Common Questions about Platelet Rich PlasmaheadingContent

Posted on August 02, 2017

image of blood platelets

During the last several years, biologic treatments have been emerging in the treatment of orthopaedic injuries and degenerative conditions. Many professional athletes have received treatments, giving a lot of front page press to these new treatments. Although very safe, biological injections can be confusing to patients and “false promises” are often made that this can be the Holy Grail to solve all problems. Let me try and clarify the issues surrounding one such treatment, which we offer, Platelet Rich Plasma (PRP).

What is Platelet Rich Plasma?

Platelets exist in our blood to help with clotting and healing of wounds. Platelets also have an amazingly large amount of proteins in them called growth factors.  These growth factors can aid in tissue healing by signaling other factors to speed up healing.

To make platelet rich plasma, blood drawn from patient’s veins is placed in a centrifuge, which separates out and concentrates the platelets to a much higher level which can then be injected.

 

How does PRP work?

This is where some controversy exists and many unknowns. In the laboratory we know that platelets can attract a cascade of stem cells, which aid in the healing of tendons and cause an increase in
cartilage growth.

In humans, the research has mixed results so far. PRP can be used to aid in the healing of acute and chronic tendon injuries as well as treating the pain and slowing the process of arthritis.

What conditions can be treated with PRP?

Chronic Tendon Injuries – The most studied of these injuries is tennis elbow. This is a breakdown of the tendons of the outside of the elbow that extends the wrist. Studies have shown up to 80 percent of patients are relieved of pain with only PRP injection. Other tendons that have been proven effective are the Achilles tendon and the patella tendon.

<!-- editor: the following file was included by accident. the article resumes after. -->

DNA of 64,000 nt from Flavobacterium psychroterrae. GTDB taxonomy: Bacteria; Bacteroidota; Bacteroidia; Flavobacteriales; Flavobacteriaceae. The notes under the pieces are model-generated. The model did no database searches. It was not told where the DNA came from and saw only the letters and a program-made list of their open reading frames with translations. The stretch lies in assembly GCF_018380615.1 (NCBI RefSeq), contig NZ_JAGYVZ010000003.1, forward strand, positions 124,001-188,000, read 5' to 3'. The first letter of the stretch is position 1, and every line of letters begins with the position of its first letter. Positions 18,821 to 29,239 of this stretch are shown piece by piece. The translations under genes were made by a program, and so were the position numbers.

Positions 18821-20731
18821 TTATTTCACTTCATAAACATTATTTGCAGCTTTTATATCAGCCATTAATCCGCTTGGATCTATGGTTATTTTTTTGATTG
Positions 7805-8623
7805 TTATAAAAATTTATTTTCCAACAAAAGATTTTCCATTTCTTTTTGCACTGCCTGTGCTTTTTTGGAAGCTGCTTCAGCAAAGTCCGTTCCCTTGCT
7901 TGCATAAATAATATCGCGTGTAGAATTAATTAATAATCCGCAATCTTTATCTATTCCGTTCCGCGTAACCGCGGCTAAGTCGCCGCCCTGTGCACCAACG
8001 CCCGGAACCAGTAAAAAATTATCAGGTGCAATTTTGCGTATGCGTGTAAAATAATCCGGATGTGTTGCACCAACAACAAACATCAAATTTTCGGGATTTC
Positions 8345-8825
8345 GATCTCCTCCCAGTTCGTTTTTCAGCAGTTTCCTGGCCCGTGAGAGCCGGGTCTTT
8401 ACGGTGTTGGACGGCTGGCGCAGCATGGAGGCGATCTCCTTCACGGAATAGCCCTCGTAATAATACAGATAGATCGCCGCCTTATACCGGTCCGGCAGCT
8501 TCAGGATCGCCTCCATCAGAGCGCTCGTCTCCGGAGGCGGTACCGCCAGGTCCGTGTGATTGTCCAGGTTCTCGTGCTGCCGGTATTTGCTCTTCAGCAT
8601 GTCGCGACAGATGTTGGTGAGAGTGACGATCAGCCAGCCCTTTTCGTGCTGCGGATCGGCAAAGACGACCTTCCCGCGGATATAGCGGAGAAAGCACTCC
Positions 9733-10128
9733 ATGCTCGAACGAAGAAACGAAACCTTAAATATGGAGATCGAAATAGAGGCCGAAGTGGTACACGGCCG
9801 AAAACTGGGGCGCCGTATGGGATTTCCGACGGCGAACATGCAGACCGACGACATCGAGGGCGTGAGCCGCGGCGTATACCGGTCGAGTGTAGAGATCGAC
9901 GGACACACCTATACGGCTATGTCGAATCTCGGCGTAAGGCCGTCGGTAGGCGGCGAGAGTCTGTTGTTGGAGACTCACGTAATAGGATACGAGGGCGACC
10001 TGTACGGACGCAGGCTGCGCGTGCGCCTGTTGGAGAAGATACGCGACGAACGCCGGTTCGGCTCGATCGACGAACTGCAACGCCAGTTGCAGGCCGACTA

Knee Arthritis – PRP has been very effective in treating the pain of mild to moderate arthritis of the knee. Research has shown that it lasts longer than hyaluronic acid injections, a procedure orthos have been doing for 15 years for relief of pain. Lab studies suggest that multiple PRP injections may halt or slow the progression of arthritis; human studies are still underway to investigate this.

Acute Muscle and Ligament Injury – PRP can recruit other cells with its release of growth factors to aid in the healing of muscle strains, tears and ligament injuries. Although there have been many reports of professional athletes returning to sports earlier than expected from injuries, such as hamstring strains and knee MCL tears, the jury is still out on the actual effectiveness of PRP in these problems.

Because PRP is your own blood, it is safe with minimal risk to patients. Therefore, we often try PRP as a first line treatment in many of these ailments where the body is slow to heal or in some cases ineffective to heal without some kind of help.  To increase the accuracy of our injections we use Ultrasound when injecting tendons, ligament and muscles to ensure PRP hits the intended target.